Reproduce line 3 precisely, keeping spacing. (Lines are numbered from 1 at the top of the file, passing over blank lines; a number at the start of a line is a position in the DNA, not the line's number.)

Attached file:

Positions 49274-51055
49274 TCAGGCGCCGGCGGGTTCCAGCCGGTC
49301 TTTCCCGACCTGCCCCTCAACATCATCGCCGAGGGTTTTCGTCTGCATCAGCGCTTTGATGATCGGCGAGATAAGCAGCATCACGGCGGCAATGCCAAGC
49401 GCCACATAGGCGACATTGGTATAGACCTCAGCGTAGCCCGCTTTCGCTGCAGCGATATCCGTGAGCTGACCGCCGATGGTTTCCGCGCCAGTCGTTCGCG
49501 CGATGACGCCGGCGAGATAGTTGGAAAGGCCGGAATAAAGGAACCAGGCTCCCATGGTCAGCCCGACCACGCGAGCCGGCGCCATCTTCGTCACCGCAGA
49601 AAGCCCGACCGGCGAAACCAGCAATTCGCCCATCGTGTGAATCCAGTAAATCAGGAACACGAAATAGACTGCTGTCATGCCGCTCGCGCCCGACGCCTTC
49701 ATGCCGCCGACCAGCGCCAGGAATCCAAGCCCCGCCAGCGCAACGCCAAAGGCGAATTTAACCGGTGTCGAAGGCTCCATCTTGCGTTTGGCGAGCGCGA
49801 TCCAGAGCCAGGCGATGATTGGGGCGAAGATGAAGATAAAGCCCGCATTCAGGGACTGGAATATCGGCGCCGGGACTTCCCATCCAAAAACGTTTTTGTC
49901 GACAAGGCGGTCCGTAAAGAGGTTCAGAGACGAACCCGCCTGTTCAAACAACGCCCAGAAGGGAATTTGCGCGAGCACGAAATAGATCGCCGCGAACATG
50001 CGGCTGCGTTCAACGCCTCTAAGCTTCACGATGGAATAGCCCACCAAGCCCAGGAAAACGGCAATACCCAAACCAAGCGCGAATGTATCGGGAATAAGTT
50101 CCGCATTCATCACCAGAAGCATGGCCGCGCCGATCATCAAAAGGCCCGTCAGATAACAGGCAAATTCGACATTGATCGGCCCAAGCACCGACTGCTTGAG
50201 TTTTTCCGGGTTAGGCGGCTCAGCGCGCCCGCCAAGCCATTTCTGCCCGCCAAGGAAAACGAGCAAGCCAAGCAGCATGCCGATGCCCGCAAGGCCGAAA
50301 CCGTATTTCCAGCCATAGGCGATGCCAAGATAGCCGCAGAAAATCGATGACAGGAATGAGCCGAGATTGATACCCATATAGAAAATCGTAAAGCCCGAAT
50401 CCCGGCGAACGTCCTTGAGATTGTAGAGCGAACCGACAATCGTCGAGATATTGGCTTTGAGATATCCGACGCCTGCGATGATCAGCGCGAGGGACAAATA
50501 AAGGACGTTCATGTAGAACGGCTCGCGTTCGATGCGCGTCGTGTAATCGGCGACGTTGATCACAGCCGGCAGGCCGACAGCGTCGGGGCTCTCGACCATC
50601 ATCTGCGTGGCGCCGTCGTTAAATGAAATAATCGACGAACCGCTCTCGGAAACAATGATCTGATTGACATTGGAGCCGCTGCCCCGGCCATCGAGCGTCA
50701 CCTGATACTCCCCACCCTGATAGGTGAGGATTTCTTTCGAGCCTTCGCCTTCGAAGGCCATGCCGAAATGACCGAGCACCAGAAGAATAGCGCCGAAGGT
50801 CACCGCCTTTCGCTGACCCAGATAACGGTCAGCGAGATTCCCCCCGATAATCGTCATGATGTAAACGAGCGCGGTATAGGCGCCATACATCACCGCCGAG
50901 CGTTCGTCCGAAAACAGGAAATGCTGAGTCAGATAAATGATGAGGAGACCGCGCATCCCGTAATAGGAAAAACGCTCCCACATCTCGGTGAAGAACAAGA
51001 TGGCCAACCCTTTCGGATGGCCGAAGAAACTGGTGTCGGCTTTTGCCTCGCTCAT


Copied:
49301 TTTCCCGACCTGCCCCTCAACATCATCGCCGAGGGTTTTCGTCTGCATCAGCGCTTTGATGATCGGCGAGATAAGCAGCATCACGGCGGCAATGCCAAGC